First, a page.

IRVING, Texas– The Cowboys are headed to the NFC Divisional Round of the playoffs for the first time since 2009. They're preparing to play their first playoff game at Lambeau Field since the Ice Bowl in 1967. And the way they rallied to beat the Lions on Sunday could be a defining moment in the career of quarterback Tony Romo.
Yet, the buzz around the NFL and still the hallways of Valley Ranch is the changed call of a pass interference penalty that was waved off by the officials on Sunday. The play was initially called as a penalty on Cowboys linebacker Anthony Hitchens as he covered Lions tight end Brandon Pettigrew. The officials actually got far enough to make the announcement in the stadium and the ball was in the process of being spotted before another conference led to the refs picking up the flag.
Instead of it being first down for the Lions, it was fourth-and-1 and Detroit elected to punt. A short kick followed and the Cowboys took advantage, driving for the go-ahead touchdown in their eventual 24-20 win.
On Monday, NFL head of officials Dean Blandino told NBC Sports Radio that after reviewing the tape of the play, Hitchens should've been flagged for defensive holding long before a pass interference penalty as Blandino said there was a "clear jersey grab" before the ball was thrown.
But to head coach Jason Garrett, a next-day response from the NFL doesn't mean much. In fact, Garrett said that has happened to the Cowboys routinely throughout the season.
"That doesn't surprise me, that in this particular case that they might have seen it that way," Garrett said. "We go through a process every week where we have the opportunity to send 10 calls into the league. They do a good job of being really honest with what those calls are and saying, 'that should've been offensive holding' or 'that should've been defensive holding' or 'it was a false start there,' and they're very honest to say 'hey, we've addressed that with the officiating crew and all the officials and we're going to get that call right.' We go through that process every week.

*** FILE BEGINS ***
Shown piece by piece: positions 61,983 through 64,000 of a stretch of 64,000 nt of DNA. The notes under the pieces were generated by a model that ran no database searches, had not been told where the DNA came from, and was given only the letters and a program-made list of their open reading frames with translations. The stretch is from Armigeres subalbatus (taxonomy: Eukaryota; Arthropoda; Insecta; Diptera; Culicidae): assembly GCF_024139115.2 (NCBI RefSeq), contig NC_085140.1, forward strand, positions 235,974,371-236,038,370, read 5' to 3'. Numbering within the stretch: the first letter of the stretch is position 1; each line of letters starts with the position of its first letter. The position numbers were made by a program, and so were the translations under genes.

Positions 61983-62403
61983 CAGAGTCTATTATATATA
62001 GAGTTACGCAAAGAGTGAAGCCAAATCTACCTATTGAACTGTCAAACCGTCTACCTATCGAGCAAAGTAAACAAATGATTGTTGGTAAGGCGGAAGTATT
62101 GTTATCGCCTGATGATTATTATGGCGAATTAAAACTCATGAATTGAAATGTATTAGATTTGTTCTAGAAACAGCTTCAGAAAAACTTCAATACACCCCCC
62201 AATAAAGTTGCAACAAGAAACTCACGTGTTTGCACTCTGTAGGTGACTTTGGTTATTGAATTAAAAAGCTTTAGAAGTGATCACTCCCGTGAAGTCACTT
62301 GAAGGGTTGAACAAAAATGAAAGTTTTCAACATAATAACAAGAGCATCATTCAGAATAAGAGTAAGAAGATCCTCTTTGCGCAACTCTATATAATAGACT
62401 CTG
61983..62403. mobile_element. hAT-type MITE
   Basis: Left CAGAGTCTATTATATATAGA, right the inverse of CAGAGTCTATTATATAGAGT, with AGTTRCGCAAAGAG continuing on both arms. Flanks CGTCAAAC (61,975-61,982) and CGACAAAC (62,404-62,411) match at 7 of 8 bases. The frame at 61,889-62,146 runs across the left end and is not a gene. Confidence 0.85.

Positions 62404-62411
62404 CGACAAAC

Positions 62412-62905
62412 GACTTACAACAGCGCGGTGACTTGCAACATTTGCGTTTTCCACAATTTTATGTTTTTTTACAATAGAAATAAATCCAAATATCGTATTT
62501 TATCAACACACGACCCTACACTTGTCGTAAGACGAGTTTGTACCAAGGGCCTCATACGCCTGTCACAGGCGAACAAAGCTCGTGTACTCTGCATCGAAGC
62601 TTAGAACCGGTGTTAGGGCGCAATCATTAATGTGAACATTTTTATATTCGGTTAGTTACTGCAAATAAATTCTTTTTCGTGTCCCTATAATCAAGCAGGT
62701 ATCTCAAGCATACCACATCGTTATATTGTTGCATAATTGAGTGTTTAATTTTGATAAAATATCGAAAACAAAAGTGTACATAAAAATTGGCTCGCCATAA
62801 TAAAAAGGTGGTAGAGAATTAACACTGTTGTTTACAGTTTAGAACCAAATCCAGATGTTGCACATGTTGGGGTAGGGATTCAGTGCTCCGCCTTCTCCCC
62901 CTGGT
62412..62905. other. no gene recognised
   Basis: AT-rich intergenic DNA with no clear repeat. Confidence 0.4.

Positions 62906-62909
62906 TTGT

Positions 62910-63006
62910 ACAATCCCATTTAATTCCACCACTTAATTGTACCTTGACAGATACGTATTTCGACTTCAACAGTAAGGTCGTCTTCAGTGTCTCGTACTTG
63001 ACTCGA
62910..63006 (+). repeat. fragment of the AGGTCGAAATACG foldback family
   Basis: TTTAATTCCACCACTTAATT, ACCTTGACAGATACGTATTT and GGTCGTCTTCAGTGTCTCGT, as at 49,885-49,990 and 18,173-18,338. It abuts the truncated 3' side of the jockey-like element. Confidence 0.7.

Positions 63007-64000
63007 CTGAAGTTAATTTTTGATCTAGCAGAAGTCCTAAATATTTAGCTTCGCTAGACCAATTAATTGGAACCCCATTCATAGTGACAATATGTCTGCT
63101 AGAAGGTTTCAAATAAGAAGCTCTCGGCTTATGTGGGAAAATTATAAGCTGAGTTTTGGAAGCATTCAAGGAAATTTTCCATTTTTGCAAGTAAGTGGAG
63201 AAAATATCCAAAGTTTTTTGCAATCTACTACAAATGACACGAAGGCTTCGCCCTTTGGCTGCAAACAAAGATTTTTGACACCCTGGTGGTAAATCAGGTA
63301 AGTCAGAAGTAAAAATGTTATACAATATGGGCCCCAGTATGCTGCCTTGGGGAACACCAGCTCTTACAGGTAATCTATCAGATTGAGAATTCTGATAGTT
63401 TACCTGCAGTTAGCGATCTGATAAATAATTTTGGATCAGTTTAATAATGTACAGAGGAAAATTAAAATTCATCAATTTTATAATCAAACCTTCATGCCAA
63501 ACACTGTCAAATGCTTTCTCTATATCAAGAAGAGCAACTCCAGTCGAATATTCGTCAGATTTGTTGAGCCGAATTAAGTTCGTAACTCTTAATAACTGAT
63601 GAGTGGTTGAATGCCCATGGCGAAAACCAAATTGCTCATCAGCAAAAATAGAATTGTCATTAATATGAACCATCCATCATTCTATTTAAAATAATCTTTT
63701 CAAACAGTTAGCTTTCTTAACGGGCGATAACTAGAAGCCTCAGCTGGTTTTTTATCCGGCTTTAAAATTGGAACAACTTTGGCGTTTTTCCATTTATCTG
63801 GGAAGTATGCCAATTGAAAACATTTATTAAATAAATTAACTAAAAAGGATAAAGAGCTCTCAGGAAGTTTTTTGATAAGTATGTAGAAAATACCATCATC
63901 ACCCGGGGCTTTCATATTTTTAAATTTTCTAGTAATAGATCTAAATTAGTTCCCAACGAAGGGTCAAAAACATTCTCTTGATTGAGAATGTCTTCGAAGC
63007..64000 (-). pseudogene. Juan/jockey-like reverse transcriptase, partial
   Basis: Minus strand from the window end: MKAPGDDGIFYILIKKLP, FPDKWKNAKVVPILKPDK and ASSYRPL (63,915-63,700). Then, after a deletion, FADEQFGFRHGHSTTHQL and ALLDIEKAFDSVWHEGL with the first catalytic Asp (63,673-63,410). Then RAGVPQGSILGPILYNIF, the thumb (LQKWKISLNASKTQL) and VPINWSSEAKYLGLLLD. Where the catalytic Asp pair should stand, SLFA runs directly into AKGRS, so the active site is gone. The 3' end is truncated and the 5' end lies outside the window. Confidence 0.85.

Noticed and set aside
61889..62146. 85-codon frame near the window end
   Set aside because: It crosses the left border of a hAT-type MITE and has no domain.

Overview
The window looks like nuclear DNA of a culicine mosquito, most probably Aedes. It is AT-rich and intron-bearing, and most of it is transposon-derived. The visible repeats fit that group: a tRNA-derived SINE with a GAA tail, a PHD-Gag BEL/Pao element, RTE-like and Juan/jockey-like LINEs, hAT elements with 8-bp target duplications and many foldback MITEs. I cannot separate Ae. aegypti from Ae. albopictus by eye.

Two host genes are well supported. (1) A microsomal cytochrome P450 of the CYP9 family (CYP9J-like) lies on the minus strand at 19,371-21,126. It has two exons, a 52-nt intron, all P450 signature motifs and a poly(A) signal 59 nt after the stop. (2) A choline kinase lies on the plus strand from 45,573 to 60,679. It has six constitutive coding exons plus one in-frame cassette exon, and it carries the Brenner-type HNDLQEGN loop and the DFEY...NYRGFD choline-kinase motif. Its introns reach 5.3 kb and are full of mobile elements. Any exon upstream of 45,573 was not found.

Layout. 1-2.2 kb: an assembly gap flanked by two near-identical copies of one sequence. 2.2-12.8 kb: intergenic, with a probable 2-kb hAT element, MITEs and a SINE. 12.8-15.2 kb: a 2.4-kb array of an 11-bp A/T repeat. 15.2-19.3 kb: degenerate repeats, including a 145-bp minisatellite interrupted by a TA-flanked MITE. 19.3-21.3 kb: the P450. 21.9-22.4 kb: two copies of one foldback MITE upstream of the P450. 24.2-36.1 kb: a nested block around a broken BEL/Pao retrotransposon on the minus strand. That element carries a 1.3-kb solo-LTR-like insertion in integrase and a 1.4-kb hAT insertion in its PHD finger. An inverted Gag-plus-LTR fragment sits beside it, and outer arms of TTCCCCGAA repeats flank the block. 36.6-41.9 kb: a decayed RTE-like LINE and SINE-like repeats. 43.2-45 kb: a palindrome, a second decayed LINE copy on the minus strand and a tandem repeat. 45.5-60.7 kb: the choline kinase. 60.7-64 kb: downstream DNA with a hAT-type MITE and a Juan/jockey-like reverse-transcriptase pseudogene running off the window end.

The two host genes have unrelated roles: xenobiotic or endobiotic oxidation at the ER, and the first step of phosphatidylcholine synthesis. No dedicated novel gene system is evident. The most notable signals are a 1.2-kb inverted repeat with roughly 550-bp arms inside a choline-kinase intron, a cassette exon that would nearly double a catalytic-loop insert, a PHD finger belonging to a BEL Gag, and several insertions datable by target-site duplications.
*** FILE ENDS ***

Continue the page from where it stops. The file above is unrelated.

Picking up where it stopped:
"And more likely than not, 60-70-80 percent of the time it comes back the call that we had send into the league, they agreed with us and said it should've been something different."
What Garrett didn't really agree with is the fact the call, or non-call, is still being debated.
"We're talking about the wrong stuff. We're talking about officiating after a game," Garrett said Monday in his press conference at Valley Ranch. "I would like to think that I would say that when the call goes against us, and certainly want to say it when the call goes for us. There's a lot of calls in a game that impact the game and we never really try to get caught up with those as coaches and players. There's a lot of great things that happened in that ball game yesterday, and I think a lot of people are talking about the wrong things. You talk about what happened during the game and the positive things that happened for our football team, how good a football team they are and the battle that we went through and the challenge that we went through to have to win that game."
But while Garrett was choice with his words on the matter, he didn't shy away from his opinion that officials should let the refs with the best view – and usually the ones closest to the play – make the final call. In Sunday's game, the three officials closest to Hitchens and Pettigrew did not throw a flag, but the back judge some 40 yards from the play threw it.
"I think it's best when the official who is closest to the play has the final say. That's just been my anecdotal experience," Garrett said. "When the guy who is on the play sees it, he's the guy who should have the loudest voice. It's always frustrated me when an official from way far away after the play happens, you see this flag coming in from 50 yards away and he feels like he has a better view of it. They don't ask the first-base umpire to call balls and strikes. He calls the plays at first, right? He rarely steps in and says, 'I think that thing painted the black over here. He doesn't have a great view of it. The guy behind the plate does. That's always been my gripe about situations like this."
But Garrett won't be griping about it for too long. He's got another game to get ready for this Sunday in Green Bay, whether or not the rest of the NFL world is ready to move on just yet.